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//Back to glass

Back to glass

Dichroic glass beautiful, magical, unpredictable and a little addictive. While taking a break from weaving I thought that I would go back to my stained glass beginnings and make some fused glass jewelry for the gallery. Should be a good time of the year for some jewelry sales. And since I actually sold a couple of pieces before they made it to the gallery; I think that I am encouraged.

Two to three layers of glass waiting to be put through the kiln for the first time.

This is the info that I include with the jewelry and buttons:
Fused glass is the process of taking multiple layers of glass and fusing them together. The glass is melted, in a kiln, at temperatures up to 1550 degrees. It usually takes several firings to achieve the desired effect.

Dichroic glass contains multiple micro-layers of metal oxides. Layers of different metals (gold, silver), metal oxides and silica are vaporized by an electron beam in a vacuum chamber. (Whoa, way Buzz Lightyear). The vapor then condenses on the surface of the glass. The finished glass can have as many as 30 to 50 layers of these materials yet the thickness of the total coating is approximately 30 to 35 millionths of an inch. The coating that is created is very similar to a gemstone . The main characteristic of Dichroic Glass is that it has a transmitted color and a completely different reflective color. Furthermore, these two colors shift depending on angle of view. With the play of light together with its vibrant color, Dichroic Glass is absolutely amazing.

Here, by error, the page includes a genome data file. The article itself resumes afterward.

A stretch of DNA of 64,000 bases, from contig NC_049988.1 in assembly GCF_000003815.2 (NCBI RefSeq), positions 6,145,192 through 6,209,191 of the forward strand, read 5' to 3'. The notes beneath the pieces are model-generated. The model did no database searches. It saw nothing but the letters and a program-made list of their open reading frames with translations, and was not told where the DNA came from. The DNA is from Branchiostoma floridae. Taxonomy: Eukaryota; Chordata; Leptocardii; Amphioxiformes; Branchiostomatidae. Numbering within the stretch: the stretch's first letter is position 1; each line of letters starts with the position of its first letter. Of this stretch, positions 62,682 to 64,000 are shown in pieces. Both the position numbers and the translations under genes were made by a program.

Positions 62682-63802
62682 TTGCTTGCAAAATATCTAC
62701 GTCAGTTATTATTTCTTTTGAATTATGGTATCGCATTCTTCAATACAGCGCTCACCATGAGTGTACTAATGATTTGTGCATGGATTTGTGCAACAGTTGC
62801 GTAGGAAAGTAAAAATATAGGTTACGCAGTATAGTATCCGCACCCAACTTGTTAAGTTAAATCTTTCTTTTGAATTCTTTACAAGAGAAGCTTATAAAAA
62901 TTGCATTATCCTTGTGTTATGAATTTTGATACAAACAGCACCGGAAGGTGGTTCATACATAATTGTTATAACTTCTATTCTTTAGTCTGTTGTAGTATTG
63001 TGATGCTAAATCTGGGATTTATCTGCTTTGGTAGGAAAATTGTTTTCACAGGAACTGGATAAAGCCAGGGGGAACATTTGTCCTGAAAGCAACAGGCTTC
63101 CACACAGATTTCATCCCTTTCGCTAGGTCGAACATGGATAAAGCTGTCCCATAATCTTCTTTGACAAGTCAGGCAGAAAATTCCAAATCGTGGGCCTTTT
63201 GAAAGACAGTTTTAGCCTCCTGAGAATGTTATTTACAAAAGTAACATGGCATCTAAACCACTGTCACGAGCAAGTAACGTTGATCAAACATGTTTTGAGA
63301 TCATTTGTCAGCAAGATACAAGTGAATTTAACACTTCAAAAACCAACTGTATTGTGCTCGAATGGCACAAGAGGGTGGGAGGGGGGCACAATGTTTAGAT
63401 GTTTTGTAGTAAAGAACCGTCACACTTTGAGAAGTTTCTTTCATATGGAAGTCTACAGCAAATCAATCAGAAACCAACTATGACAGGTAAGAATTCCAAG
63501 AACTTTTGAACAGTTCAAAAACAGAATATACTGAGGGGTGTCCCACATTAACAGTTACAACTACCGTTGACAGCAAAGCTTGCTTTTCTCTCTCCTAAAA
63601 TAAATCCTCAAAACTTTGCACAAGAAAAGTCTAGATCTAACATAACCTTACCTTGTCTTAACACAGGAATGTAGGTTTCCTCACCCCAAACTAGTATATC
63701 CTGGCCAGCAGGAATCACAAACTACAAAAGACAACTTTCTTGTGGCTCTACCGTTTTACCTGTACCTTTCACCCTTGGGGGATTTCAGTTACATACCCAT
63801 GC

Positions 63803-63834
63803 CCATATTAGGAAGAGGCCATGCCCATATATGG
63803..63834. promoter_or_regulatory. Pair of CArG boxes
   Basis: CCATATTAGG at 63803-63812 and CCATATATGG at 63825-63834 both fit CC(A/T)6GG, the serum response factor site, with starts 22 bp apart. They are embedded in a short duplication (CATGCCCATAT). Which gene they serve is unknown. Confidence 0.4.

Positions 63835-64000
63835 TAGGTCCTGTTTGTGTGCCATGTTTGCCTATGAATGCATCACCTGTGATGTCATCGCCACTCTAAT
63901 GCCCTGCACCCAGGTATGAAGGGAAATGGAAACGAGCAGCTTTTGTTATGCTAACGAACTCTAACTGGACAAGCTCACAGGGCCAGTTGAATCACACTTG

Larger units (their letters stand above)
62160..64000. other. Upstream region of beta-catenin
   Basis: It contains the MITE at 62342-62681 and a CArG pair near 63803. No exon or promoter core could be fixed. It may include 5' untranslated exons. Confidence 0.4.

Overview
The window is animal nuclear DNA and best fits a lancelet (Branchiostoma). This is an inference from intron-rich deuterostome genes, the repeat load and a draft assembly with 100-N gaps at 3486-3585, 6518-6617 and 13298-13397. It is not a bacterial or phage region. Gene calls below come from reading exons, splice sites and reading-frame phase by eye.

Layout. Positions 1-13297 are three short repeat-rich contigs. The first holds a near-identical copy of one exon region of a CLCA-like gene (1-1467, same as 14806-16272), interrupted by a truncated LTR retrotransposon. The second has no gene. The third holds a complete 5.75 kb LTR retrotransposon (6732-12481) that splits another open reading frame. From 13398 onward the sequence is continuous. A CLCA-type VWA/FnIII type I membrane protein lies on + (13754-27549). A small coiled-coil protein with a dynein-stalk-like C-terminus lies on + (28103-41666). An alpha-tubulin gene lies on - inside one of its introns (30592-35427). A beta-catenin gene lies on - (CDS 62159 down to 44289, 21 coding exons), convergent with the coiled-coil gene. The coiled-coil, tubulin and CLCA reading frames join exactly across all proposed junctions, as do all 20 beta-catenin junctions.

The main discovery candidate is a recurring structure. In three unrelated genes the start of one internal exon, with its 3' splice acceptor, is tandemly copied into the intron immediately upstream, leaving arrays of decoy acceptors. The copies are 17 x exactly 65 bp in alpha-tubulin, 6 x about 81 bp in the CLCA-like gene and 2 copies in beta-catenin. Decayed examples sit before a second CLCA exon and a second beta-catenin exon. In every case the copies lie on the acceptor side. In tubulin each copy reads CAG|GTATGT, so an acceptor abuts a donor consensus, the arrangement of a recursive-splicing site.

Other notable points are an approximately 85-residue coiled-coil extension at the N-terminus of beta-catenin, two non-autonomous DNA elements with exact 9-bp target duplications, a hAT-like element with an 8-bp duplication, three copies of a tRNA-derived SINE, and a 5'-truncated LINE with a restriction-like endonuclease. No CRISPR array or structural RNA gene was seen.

By | 2016-10-25T16:52:30+00:00 December 1st, 2009|Uncategorized|4 Comments

4 Comments

  1. fibresofbeing December 1, 2009 at 11:22 am - Reply

    Beautiful earrings!!!
    My weak spot (well, one of them).
    Are they going on your etsy store? Do you post to Australia?? Seriously.
    Judy
    (sorry if comment already posted – having trouble)

  2. Lynnette December 3, 2009 at 4:54 am - Reply

    Simply beautiful! I can see how making something so lovely could be addictive!

  3. Anonymous December 6, 2009 at 11:53 am - Reply

    Beautiful!
    Is there a special kiln for glass work?
    Just curious as a friend has a kiln she uses for ceramics.
    Karen in Wisconsin

  4. kindred threads December 6, 2009 at 4:46 pm - Reply

    Hi Karen

    Any kiln would work as long as the temp can go to about 1550 degrees for a full fuse and can hold the temp for 30 minutes at 980 degrees to remove the stress of cooling the glass. I use small jewelry kilns.
    And thanks for the compliments, these probably won't go on etsy till I see what sells at the gallery this season.

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